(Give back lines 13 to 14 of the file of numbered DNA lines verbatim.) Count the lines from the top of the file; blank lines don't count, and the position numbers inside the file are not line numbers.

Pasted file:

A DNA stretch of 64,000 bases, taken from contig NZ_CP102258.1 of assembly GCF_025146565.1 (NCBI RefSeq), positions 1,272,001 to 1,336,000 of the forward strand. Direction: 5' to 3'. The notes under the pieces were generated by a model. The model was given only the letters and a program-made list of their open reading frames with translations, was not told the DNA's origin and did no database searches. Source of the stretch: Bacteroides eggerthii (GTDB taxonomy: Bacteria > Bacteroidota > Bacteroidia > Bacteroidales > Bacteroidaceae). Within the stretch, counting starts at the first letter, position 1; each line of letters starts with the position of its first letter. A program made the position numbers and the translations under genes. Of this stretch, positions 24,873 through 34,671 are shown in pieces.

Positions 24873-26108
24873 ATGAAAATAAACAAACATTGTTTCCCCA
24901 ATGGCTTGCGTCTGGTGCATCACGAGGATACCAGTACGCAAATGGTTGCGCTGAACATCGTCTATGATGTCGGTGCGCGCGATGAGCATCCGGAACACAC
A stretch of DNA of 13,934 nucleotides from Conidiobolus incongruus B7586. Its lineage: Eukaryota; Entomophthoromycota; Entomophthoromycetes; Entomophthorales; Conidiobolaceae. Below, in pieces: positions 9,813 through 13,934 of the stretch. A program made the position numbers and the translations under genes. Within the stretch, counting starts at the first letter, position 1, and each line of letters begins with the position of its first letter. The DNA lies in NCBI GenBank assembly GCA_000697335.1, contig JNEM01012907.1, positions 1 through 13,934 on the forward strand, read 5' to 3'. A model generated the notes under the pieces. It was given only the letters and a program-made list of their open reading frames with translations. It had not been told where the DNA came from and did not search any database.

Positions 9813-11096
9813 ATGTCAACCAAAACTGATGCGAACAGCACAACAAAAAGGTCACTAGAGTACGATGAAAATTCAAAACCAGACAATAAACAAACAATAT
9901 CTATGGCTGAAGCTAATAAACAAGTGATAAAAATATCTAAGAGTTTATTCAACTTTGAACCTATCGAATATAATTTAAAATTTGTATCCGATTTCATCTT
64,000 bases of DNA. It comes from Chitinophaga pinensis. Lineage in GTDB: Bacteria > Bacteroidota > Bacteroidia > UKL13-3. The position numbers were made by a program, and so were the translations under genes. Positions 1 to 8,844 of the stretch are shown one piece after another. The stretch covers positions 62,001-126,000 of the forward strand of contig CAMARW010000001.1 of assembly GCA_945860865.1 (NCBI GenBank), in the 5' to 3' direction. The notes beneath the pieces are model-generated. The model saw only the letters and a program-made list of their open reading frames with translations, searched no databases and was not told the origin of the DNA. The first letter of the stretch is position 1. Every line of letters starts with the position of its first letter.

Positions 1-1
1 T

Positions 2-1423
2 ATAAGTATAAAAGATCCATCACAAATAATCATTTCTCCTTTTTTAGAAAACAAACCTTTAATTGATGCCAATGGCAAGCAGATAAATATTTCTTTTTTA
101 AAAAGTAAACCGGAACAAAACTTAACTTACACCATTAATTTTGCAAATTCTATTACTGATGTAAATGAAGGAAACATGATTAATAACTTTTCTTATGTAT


2 ATAAGTATAAAAGATCCATCACAAATAATCATTTCTCCTTTTTTAGAAAACAAACCTTTAATTGATGCCAATGGCAAGCAGATAAATATTTCTTTTTTA
101 AAAAGTAAACCGGAACAAAACTTAACTTACACCATTAATTTTGCAAATTCTATTACTGATGTAAATGAAGGAAACATGATTAATAACTTTTCTTATGTAT